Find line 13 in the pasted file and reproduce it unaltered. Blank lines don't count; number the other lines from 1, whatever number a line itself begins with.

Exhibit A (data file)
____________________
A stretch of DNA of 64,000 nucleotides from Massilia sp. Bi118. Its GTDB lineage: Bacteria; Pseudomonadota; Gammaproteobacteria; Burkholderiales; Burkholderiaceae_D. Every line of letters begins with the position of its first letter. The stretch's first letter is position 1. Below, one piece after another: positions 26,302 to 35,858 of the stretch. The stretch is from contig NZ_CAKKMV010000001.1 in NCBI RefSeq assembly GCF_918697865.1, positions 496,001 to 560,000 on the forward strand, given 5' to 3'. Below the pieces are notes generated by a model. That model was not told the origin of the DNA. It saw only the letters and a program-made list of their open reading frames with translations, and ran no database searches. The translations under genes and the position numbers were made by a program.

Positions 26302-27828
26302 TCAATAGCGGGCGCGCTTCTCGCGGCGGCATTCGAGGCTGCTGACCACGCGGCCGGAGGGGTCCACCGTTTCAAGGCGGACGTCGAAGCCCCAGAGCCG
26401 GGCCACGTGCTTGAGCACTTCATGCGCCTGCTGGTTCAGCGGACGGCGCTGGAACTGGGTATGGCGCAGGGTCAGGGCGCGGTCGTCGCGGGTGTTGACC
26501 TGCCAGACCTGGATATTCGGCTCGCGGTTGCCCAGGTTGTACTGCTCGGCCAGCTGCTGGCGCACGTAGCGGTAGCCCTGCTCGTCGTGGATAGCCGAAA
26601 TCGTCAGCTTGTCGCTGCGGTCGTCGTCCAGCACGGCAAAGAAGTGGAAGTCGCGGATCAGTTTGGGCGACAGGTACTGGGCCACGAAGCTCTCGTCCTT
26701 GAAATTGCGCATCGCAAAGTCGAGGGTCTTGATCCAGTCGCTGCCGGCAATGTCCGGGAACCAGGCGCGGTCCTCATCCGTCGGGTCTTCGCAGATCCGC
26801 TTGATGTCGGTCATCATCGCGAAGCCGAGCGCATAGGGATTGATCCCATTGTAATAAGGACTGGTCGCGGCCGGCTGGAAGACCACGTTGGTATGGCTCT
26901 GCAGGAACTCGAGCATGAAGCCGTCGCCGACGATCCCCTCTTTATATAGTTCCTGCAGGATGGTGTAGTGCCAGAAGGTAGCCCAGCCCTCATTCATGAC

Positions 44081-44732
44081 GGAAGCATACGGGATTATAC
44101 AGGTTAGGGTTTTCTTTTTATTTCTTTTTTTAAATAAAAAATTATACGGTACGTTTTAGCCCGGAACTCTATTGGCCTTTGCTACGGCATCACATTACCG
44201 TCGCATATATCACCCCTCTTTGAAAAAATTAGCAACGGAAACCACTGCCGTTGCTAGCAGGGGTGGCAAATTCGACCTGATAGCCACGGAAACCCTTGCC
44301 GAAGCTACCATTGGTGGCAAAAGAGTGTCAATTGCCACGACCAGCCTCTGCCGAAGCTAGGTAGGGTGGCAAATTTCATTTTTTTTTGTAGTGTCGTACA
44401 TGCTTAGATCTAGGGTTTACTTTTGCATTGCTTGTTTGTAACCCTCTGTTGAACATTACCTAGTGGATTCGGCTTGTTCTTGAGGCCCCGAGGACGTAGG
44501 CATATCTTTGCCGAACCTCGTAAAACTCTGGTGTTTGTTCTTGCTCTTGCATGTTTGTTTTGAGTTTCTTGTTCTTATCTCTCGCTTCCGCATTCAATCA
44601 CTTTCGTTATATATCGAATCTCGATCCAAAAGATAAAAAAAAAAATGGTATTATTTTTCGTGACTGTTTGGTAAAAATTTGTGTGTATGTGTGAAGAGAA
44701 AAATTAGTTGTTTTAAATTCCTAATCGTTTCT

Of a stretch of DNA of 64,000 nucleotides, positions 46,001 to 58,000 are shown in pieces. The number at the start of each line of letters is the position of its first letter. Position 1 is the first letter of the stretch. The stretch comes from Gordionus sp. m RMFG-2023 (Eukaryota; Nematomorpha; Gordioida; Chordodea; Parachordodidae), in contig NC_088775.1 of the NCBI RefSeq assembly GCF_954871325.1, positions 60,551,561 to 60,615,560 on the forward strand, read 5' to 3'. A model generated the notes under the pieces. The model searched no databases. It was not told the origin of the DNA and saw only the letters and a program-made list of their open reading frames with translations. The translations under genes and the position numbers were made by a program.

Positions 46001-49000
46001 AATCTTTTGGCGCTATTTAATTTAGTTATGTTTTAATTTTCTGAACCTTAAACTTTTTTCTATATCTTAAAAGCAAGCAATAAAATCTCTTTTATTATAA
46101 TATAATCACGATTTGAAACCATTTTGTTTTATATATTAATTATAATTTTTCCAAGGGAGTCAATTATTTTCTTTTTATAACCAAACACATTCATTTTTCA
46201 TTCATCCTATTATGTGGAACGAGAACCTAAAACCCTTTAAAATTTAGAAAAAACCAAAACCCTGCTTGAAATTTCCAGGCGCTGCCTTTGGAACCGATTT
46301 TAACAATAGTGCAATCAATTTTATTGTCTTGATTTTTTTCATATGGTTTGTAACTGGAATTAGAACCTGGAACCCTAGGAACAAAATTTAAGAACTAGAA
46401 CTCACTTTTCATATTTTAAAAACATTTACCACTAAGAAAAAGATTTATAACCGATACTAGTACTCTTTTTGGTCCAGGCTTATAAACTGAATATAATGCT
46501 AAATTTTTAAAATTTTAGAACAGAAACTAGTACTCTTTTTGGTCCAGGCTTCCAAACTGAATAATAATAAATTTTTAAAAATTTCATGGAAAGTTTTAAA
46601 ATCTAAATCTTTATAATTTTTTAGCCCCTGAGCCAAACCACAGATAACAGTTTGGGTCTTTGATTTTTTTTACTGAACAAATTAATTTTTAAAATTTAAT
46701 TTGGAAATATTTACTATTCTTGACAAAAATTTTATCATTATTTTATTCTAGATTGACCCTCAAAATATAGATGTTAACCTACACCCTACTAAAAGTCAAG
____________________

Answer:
44201 TCGCATATATCACCCCTCTTTGAAAAAATTAGCAACGGAAACCACTGCCGTTGCTAGCAGGGGTGGCAAATTCGACCTGATAGCCACGGAAACCCTTGCC